Self-esteem and depression

Dr Sacrifice Chirisa Mental Health Matters
Most people feel bad about themselves from time to time. Feelings of low self-esteem may be triggered by:

Being treated poorly by someone else recently or in the past

By a person’s own judgments of him or herself.

This is normal. However, low self-esteem is a constant companion for too many people, especially those who experience:

Depression

Anxiety

Phobias

Psychosis

Delusional thinking

Having an illness

Having a disability

If you are one of those people, you may go through life feeling bad about yourself needlessly. Low self-esteem keeps you from enjoying life, doing the things you want to do, and working toward personal goals.

You have a right to feel good about yourself.

However, it can be very difficult to feel good about yourself when you are under the stress of having symptoms that are hard to manage, when you are dealing with a disability, when you are having a difficult time, or when others are treating you badly.

At these times, it is easy to be drawn into a downward spiral of lower and lower self-esteem. For instance, you may begin feeling bad about yourself when someone insults you, you are under a lot of pressure at work, or you are having a difficult time getting along with someone in your family.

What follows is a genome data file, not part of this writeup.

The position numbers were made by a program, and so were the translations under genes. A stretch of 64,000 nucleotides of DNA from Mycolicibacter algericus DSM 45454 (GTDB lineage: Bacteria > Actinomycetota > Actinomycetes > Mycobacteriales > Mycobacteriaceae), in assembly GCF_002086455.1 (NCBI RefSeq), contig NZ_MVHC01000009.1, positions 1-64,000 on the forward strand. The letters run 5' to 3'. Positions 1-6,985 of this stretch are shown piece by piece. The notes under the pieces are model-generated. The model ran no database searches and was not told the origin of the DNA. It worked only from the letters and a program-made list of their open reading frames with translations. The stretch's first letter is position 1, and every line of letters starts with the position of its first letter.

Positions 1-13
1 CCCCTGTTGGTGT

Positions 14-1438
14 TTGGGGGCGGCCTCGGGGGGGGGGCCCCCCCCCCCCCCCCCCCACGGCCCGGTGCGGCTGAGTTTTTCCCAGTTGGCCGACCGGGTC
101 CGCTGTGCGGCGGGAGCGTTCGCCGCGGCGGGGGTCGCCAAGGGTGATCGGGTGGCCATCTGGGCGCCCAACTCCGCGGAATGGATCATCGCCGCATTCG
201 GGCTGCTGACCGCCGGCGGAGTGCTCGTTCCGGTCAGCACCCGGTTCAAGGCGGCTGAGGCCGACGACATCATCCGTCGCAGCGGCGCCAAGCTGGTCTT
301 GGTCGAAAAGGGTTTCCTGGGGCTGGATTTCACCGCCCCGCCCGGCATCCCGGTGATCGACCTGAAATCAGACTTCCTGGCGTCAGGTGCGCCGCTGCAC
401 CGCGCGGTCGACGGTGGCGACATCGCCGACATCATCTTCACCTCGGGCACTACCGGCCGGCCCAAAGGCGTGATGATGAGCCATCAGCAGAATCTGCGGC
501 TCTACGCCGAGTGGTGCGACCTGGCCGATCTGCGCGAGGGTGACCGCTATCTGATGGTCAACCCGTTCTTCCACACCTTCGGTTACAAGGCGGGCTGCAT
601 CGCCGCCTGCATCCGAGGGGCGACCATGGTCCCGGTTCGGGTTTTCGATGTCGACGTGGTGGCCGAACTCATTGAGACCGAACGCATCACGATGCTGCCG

Then you begin to give yourself negative self-talk, like “I’m no good”. That may make you feel so bad about yourself that you do something to hurt yourself or someone else, such as getting drunk or yelling at your children.

Before you begin to consider strategies and activities to help raise your self-esteem, it is important to remember that low self-esteem may be due to depression. Low self-esteem is a symptom of depression. To make things even more complicated, depression may be a symptom of some other ill- ness.

Have you felt sad consistently for several weeks but don’t know why you are feeling so sad, i.e. nothing terribly bad has happened, or maybe something bad has happened but you haven’t been able to get rid of the feelings of sad- ness?

Is this accompanied by other changes, like wanting to eat all the time or having no appetite, wanting to sleep all the time or waking up very early and not being able to get back to sleep?

If you answered yes to either question, you may be depressed. If that is the case, there are two things you should consider:

See your psychiatrist for examination to determine the cause of your depression and to discuss treatment choices.

Do some things that will help you to feel better right away like:

Eating well,

Getting plenty of exercise and outdoor light,

Spending time with good friends, and

Doing fun things like going to a movie,

Painting a picture,

Playing a musical instrument, or

Reading a good book.

It’s key for every one to feel good about themselves for good mental health.

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